Storms leave 97 dead, 58 missing in Mexico
The death toll from two devastating storms climbed to 97 in Mexico and at least 58 people were still missing after a landslide smashed a village in the south of the country, officials said Thursday.
"At this time (are) 97 deaths from these two natural phenomena, " Luis Felipe Puente, National Coordinator of Civil Protection, told a TV broadcaster.
There were also 58 people missing after a massive landslide smashed a small village in the country's southern mountains, he said.
Local authorities were taking efforts to determine whether the missing were still alive, although Guerrero State Govenor Angel Aguirre said "it's very likely these 58 missing people lost their lives."
So far, 344 people have been rescued from the village of La Pintada with federal helicopters, some of whom injured and one in serious condition, said Mexican Interior Minister Miguel Angel Osorio Chong, adding that another 46 will be flown out of the area on Thursday.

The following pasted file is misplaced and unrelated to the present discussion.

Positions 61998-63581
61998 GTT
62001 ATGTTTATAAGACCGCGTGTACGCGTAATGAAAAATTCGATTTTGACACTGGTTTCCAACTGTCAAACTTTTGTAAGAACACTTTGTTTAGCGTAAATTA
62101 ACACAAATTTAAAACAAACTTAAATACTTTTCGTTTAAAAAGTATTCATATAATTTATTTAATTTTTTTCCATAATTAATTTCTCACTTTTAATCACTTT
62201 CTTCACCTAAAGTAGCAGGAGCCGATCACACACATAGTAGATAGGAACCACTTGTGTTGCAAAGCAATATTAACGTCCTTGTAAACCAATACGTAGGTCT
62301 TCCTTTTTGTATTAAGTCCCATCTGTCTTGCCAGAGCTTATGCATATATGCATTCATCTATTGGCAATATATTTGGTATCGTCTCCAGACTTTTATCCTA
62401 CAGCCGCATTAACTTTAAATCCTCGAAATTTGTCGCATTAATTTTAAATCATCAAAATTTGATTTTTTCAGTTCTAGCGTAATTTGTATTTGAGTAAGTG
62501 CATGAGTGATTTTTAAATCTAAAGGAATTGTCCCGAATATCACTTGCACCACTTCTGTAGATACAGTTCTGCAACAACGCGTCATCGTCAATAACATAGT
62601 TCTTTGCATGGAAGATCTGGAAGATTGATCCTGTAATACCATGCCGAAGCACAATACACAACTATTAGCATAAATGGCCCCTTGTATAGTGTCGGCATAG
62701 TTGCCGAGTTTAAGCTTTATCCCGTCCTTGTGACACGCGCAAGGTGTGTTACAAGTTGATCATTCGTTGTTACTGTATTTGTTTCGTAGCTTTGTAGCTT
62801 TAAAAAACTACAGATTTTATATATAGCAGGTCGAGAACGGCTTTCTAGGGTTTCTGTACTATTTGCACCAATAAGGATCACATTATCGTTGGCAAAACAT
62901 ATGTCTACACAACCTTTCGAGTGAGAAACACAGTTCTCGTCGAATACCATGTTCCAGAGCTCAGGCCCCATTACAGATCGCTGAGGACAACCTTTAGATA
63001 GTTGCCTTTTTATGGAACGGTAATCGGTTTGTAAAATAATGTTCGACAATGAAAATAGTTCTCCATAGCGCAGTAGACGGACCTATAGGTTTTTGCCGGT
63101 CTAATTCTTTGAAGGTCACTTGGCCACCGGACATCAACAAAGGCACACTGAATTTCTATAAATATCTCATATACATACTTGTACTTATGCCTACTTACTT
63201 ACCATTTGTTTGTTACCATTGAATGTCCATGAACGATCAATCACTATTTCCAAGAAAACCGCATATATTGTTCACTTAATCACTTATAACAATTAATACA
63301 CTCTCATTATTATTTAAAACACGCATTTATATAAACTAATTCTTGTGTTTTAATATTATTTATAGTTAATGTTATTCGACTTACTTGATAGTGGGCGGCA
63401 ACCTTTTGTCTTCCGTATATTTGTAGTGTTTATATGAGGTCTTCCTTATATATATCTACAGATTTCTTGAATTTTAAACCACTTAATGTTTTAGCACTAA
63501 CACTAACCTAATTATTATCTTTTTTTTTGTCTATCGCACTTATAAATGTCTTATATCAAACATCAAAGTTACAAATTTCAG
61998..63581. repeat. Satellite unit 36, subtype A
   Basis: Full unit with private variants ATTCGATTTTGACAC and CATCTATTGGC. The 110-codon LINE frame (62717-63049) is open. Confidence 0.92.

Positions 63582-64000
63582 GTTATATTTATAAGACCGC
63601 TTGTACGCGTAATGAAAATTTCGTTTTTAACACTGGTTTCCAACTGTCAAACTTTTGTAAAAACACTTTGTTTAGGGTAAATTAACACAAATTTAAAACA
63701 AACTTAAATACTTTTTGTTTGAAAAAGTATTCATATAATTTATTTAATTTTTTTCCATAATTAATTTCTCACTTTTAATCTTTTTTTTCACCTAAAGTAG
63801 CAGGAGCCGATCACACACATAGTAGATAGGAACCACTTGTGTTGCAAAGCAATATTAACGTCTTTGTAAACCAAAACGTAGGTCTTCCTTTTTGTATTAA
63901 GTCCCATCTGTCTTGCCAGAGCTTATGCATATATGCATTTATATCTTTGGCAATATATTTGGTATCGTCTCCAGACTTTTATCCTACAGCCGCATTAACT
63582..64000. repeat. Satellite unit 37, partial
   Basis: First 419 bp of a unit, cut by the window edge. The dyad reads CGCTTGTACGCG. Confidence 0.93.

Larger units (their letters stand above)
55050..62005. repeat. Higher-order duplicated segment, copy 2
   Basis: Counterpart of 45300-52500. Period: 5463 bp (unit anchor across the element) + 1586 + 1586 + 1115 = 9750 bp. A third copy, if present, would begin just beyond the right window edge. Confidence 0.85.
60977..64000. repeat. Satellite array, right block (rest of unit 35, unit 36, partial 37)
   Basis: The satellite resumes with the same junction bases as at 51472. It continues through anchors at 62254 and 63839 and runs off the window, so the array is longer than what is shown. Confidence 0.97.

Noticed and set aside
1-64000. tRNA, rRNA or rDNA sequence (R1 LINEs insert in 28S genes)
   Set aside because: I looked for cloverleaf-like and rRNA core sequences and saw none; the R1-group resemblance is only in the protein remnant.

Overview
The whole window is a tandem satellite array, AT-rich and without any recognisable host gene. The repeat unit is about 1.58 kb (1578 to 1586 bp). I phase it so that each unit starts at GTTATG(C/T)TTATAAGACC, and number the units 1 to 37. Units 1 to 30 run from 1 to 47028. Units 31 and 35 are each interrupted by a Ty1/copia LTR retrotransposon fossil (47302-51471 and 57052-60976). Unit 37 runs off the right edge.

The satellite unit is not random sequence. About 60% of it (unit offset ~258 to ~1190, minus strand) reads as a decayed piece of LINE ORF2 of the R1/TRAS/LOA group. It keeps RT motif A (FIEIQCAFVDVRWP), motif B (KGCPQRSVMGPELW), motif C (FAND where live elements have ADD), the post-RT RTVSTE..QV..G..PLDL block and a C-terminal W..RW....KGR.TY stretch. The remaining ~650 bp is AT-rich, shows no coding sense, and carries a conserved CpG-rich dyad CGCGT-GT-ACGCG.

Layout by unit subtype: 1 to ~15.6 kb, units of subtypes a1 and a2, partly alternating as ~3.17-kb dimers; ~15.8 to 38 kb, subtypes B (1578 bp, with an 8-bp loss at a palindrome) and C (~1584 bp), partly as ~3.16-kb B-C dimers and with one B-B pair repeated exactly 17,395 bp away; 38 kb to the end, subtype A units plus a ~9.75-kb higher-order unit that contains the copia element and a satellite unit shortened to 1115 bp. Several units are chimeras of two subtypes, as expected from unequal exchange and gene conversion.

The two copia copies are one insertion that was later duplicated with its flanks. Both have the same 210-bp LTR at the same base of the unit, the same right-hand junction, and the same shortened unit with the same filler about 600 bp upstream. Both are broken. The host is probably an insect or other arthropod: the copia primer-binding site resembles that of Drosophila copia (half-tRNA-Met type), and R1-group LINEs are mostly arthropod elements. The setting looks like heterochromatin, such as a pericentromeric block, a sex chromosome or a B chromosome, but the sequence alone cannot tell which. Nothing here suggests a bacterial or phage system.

Heavy rains pouring over the village could trigger more landslides and increase the risk for rescue workers to evacuate the last residents from the village, the minister said.
Storm Manuel, with maximum sustained winds of 120 km per hour entered the Sinaloa state, the northwestern coast of the country, National Weather Service said.
Sinaloa state civil protection authorities said some areas were flooding and that more than 200 people were evacuated from small fishing villages on the coast.
The disaster, which was the first time since 1958 that two storms hit the country's opposite coasts within 24 hours, triggered some of the country's worst flood and landslides. It stranded about 40,000 tourists in Acapulco resorts and forced nearly 50,000 people nationwide to evacuate from their homes.
Mexico City (Xinhua)